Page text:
“Kill the monsters. Steal the treasure. Stab your buddy.”
These three tenets, emblazoned on the box to the dedicated cards against humanity UK, is a fairly accurate assessment of what you can expect when your group of 3-6 players sits down to play a game. Munchkin is essentially a dungeon crawling style role-playing game, just without the pencils and paper, heavy rulebooks, and role-playing. Much of the seriousness is removed as well, since nearly every card is dripping in satire lampooning traditional D&D styled games. Humor which is only built upon with cards brilliantly illustrated by John Kovalic, best known for his Dork Tower comic series.
So if you take all that boring stuff out of a role-playing game, what does that leave, you ask? Namely a faster paced game filled with monsters, loot and experience levels. In a race to be the first player to reach level 10, you and your friends will find yourselves teaming up to take down bigger monsters, all the while screwing each other over on a regular basis. The comical nature of the game helps in defusing resentment when a player starts to feel picked on, but the right crowd could still find themselves in heated debates over the occasionally ambiguously worded card. Don’t take it too seriously though. Munchkin publisher Steve Jackson Games certainly doesn’t, with rules like, “Any disputes in the rules should be settled by loud arguments with the owner of the game having the last word” and cards like Cheat that let you break established rules and equip items that you normally wouldn’t be able to.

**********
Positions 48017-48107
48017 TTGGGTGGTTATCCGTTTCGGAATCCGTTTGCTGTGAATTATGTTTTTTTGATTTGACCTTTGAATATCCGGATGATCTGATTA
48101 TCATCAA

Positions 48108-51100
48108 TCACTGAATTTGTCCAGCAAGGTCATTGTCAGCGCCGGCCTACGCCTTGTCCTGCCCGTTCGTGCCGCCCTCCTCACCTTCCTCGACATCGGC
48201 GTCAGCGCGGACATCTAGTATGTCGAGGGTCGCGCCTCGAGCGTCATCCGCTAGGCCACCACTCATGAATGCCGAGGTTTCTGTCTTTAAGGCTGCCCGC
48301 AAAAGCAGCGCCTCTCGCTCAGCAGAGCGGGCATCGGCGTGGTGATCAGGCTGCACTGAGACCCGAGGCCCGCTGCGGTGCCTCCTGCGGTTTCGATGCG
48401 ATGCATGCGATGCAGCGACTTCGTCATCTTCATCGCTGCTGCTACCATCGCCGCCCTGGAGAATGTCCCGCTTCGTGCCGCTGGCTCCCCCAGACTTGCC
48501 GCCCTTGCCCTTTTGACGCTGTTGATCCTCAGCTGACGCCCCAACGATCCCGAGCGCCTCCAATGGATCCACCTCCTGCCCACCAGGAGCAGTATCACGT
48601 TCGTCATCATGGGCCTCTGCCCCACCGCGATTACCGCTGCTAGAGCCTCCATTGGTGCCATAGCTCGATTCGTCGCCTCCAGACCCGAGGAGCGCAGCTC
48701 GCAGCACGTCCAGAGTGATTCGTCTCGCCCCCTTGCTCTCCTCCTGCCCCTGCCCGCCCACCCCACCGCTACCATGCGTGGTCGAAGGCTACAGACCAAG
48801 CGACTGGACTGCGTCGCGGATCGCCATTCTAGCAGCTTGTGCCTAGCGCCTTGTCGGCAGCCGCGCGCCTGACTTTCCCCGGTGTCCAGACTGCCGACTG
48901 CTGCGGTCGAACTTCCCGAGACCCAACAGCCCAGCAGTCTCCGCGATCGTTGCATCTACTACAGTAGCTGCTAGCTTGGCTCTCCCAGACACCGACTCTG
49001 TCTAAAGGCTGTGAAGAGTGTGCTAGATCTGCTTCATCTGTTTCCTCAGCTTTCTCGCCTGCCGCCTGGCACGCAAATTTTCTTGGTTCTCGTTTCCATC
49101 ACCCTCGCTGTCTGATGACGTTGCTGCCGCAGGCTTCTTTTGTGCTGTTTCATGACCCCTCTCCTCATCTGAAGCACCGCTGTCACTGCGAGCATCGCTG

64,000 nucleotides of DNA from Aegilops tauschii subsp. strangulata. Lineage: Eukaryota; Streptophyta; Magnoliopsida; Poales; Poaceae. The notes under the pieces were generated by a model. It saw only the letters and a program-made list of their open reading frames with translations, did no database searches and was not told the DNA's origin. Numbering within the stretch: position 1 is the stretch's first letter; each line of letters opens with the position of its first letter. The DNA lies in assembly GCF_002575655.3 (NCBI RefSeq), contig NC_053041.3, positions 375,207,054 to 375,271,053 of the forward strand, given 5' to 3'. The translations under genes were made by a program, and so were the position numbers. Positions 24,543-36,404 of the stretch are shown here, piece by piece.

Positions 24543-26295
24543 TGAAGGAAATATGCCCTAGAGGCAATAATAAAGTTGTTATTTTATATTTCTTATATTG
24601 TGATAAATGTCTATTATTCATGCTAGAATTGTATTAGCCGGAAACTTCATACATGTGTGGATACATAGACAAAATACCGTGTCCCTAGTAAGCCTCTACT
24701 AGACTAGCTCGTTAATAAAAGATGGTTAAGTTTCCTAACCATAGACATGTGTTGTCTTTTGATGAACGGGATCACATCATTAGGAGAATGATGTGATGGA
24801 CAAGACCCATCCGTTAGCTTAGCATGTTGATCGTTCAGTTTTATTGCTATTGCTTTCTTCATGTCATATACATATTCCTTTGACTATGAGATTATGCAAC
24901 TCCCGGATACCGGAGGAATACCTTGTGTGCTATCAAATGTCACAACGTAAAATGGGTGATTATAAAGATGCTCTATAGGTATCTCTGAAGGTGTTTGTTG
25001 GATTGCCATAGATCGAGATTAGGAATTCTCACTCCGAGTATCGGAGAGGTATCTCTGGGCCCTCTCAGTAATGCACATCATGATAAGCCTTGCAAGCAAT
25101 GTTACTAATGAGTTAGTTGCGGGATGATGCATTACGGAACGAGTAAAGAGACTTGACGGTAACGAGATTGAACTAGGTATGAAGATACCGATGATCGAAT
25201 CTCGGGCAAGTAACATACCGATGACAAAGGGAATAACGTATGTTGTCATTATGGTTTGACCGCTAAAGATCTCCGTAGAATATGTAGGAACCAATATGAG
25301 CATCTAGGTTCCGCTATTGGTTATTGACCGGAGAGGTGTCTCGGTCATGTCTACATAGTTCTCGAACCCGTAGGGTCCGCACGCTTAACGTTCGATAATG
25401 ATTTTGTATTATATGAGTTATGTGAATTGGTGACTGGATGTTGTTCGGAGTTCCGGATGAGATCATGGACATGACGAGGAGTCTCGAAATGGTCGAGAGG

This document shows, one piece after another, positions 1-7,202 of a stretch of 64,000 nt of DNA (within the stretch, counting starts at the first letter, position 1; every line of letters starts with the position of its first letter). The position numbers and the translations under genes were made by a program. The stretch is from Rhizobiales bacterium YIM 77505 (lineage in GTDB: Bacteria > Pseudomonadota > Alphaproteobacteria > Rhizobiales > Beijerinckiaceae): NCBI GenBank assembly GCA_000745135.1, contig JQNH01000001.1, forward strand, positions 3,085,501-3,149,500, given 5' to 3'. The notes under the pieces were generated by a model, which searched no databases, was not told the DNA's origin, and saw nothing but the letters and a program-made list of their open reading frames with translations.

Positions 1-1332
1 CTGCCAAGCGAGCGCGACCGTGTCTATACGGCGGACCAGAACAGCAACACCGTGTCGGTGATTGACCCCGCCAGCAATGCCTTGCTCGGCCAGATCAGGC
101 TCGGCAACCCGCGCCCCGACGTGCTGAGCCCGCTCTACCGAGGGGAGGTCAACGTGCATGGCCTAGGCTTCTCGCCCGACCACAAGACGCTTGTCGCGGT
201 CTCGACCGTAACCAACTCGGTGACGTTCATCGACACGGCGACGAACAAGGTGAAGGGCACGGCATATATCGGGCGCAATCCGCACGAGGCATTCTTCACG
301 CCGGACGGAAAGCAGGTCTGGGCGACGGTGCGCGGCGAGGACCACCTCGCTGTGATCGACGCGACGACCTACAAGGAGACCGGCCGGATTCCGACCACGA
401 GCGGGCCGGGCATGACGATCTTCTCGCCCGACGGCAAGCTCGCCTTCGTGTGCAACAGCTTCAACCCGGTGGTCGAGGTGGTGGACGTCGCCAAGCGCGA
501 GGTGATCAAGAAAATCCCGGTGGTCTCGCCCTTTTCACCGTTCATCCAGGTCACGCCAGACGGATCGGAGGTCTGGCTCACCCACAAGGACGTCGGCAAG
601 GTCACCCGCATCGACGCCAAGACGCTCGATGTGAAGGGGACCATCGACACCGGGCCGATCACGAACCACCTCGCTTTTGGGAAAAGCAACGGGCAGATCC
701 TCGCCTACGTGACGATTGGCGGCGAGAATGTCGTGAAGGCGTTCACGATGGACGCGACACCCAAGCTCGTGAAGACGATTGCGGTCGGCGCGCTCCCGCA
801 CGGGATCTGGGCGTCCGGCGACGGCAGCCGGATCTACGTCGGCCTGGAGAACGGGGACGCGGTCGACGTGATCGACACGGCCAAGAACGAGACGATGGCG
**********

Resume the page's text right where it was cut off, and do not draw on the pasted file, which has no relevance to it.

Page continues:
The game is played with two different types of cards, door cards and treasure cards. All players start as a level 1 human with ‘no class (heh heh)’ with two of each type of card in your hand. A player’s turn begins by entering a new room in the dungeon by ‘kicking down the door’ (by drawing a door card face up). Door cards often consist of curses/traps, monsters, or cards that modify the player’s class or race. If the player isn’t forced into battle by drawing a monster face up, they can go ‘looking for trouble’ and choose to fight a monster by playing one from their hand. There’s a wide array of monsters, ranging from a level 1 Potted Plant to a level 20 Plutonium Dragon. Be careful not to bite off more than you can chew, though. Opposing players can make your fight tougher by playing cards on your monster that gives it bonuses such as Enraged or Intelligent, increasing its fighting power.
Defeating a monster in combat will net you an experience level and some treasure. Treasure cards are usually items that modify your combat rating such as the Mace of Sharpness or the Big Rock or special cards like Bribe The GM With Food, which allows you to immediately go up one level. If you’re unable to defeat the monster, you’ll have to roll the die to run away. Fail to escape and you are forced to face the Bad Stuff, consequences of your defeat that are unique to each monster. Lose a fight to a level 10 Floating Nose and you might only lose a level. Go up against a level 18 Bullrog and fail and you might get killed, forcing you to start back at level 1 and draw a new hand of cards. If you’re in a tight spot, you can try to convince someone at the table to help you in battle, adding their battle rating to yours, but they’re not likely to help you out for free, and you might need to watch your back.